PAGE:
Complimentary match tickets for home internationals, to which he was entitled as an ex-Ireland manager, were withdrawn.

"As soon as I began Labour Court proceedings, the match tickets for home games stopped. As a former manager of the team I'd always had them," Hand claims.

Hand says he became persona non grata in the FAI, an example in the fact that a piece which had been written with Hand for the match programme for a senior international game was pulled.

"I was airbrushed out of the history of Irish soccer," says Hand, who has not spoken to former CEO John Delaney since 2013. As the FAI got deeper and deeper into crisis since March, Hand says he was approached by Noel Mooney, who is in charge of the FAI on a six-month secondment from UEFA, and the pair agreed to meet.

"He contacted me, out of the blue, and said he wanted to meet me. I was going to Dublin anyway so we agreed to meet there. We had two hours together. He was asking me what I was doing, what I had done for the FAI in that role with compensation, all the things I had contributed to, like getting scouts registered," Hand said.

"Then he said 'how can we make it up to you?' I mentioned the Rights Commissioner decision that I be reinstated in the post. I admitted that's not a runner now as I am ten years older, but I did say they could restore me to the position I had, or else pay me a year's salary as well as my costs, it cost me around €30,000 in legal fees for my case. I said €100,000 would round it off. But he said they couldn't do that.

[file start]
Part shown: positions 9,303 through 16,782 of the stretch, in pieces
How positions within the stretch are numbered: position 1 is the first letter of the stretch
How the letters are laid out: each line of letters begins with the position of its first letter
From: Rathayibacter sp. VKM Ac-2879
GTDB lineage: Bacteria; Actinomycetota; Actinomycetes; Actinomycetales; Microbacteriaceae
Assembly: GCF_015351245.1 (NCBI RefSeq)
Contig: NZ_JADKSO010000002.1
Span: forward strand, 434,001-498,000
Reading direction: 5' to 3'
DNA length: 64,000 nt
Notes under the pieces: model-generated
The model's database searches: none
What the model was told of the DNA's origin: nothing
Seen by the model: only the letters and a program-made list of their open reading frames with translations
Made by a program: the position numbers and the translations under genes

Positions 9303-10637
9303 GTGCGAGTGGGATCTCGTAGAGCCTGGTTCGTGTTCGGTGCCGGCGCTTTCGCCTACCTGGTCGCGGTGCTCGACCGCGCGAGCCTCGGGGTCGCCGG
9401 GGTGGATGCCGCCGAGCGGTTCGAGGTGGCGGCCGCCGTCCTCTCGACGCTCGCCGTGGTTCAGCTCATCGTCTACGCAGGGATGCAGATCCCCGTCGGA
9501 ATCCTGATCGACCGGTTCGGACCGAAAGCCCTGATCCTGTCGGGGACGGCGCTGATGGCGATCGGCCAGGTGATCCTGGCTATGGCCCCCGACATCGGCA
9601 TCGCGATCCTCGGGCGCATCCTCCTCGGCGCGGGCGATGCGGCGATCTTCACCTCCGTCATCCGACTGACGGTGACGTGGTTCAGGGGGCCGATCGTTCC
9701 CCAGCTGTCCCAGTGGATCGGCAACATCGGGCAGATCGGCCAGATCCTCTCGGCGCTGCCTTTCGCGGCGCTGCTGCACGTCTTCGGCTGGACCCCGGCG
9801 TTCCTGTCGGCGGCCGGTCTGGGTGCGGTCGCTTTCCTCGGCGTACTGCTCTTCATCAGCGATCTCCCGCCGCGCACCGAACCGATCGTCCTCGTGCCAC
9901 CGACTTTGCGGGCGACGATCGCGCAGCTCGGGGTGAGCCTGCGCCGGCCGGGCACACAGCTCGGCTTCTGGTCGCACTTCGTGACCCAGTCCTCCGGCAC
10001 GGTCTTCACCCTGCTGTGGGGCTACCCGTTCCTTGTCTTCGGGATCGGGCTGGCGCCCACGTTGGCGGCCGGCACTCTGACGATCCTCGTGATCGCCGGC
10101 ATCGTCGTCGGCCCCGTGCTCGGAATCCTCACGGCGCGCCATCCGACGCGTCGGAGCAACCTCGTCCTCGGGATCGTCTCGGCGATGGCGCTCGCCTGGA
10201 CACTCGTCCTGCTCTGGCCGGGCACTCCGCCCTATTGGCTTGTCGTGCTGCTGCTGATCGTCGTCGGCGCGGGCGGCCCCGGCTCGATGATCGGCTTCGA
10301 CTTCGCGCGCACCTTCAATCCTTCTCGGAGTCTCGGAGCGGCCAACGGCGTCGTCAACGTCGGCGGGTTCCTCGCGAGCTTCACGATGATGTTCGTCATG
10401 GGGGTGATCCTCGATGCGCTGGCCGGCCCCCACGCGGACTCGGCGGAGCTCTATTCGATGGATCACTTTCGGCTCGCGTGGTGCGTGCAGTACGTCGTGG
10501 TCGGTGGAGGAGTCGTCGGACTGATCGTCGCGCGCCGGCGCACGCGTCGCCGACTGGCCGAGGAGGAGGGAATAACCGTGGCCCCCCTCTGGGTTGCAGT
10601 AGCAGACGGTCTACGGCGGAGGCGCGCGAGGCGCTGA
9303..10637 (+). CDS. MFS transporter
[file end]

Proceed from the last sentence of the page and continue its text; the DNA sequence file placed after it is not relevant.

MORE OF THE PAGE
"He asked me about hosting home international matches, and I said I'd have no problem doing that. I am used to that sort of work, meeting people to talk about tactics, maybe tell stories from the old days. I said I'd be happy to do that as long as they didn't insult me with the fee."

That offer is still on the table and Hand hopes something can be worked out.

"People still call me to get advice every now and again and I'd do that again no problem, if they wanted to have me as some sort of consultant for career advice I'd do that, Noel Mooney said he liked that idea.

"I told Noel I knew it would be nice for him to get the likes of me and Brian Kerr on board, to say that the FAI had that sorted, but I told him 'don't use me'. That would only compound the hurt. I said I didn't want lip service.

"I know Noel Mooney has a hard job to do in there and he is due to come back to me. That offer is still there. I am no worse off and I won't give Noel or anyone the chance to say 'we offered the olive branch to Eoin Hand and he said no'.


"I will go along with what they offer, it's up to him and the FAI to come back to me but I do appreciate the fact that Noel Mooney reached out to me."

Hand says compensation would soften the blow for what he's suffered since leaving the FAI in 2012 but he wants more.

"There has to be common sense here. I don't want the FAI to just say 'we spoke to Eoin Hand and it's fine'. I took a big hit financially, it all had a huge effect on me financially.

"If they want to make it up to me they have to do something, I don't just want money but if they are to make it up to me, money would be a part of it.

"It's other things. There is not a photo of me to be seen anywhere in the FAI. I was blocked from doing a piece in the match programme against Georgia, that was so petty. I was airbrushed out of Irish soccer and that hurt. A game I loved, and I still feel bitter.

"I was hurt by it all, I gave a lot of my life to the FAI. I would like some respect back.

"I don't want to humiliate Noel Mooney as I know he has a hard job to do. But I think people in the FAI should take a look at themselves and ask if they were complicit in what went on in that regime. I have no respect for those still in the FAI who knew that people like myself and Brian Kerr were not being treated properly but said nothing."